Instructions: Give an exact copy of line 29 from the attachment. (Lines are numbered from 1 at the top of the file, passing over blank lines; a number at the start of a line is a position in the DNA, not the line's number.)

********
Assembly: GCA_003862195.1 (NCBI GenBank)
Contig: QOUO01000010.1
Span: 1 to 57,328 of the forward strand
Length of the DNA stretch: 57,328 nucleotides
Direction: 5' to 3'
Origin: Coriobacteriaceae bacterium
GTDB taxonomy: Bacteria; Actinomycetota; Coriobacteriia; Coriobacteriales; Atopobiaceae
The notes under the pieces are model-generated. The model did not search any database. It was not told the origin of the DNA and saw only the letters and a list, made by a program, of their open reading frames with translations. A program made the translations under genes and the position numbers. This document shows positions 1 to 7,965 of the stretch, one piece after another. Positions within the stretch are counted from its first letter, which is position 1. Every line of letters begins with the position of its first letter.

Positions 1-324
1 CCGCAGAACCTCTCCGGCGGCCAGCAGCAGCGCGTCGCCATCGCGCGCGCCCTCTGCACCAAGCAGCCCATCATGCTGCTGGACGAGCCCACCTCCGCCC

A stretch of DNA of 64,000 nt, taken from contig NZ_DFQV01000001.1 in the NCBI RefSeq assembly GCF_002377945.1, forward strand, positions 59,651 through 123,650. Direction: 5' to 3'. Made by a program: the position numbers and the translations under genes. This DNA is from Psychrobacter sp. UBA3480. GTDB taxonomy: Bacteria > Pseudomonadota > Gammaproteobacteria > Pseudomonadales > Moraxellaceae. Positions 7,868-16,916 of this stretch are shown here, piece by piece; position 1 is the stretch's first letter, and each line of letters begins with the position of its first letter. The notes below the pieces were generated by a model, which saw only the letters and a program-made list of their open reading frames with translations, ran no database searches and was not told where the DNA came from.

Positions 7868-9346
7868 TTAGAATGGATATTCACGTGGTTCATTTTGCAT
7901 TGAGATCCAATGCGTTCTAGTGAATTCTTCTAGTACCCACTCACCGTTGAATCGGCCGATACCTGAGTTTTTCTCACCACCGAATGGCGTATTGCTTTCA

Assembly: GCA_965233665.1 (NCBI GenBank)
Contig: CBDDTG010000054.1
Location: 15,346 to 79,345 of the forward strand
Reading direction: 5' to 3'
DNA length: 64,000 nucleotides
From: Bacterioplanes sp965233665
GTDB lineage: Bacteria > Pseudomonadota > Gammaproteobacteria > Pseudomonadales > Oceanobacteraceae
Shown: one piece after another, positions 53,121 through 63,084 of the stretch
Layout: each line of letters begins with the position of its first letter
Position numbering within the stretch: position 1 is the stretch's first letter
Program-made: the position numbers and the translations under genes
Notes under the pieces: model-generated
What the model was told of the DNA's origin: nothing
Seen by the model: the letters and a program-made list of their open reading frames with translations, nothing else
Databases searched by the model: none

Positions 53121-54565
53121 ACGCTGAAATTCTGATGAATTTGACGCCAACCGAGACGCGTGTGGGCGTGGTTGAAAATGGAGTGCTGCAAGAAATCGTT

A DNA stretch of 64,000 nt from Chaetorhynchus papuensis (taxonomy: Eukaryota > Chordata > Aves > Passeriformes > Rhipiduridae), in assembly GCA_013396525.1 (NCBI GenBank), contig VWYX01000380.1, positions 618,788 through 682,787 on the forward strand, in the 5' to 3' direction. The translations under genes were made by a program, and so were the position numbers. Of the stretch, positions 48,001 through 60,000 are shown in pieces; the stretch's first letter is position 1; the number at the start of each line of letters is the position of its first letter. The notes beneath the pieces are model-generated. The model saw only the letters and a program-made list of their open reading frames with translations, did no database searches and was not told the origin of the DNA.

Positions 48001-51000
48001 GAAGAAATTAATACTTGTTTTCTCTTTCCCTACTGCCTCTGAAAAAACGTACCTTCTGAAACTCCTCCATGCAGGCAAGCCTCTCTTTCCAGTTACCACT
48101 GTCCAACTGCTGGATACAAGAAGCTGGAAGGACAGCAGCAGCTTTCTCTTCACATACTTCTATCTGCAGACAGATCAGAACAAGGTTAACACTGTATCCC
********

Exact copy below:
Databases searched by the model: none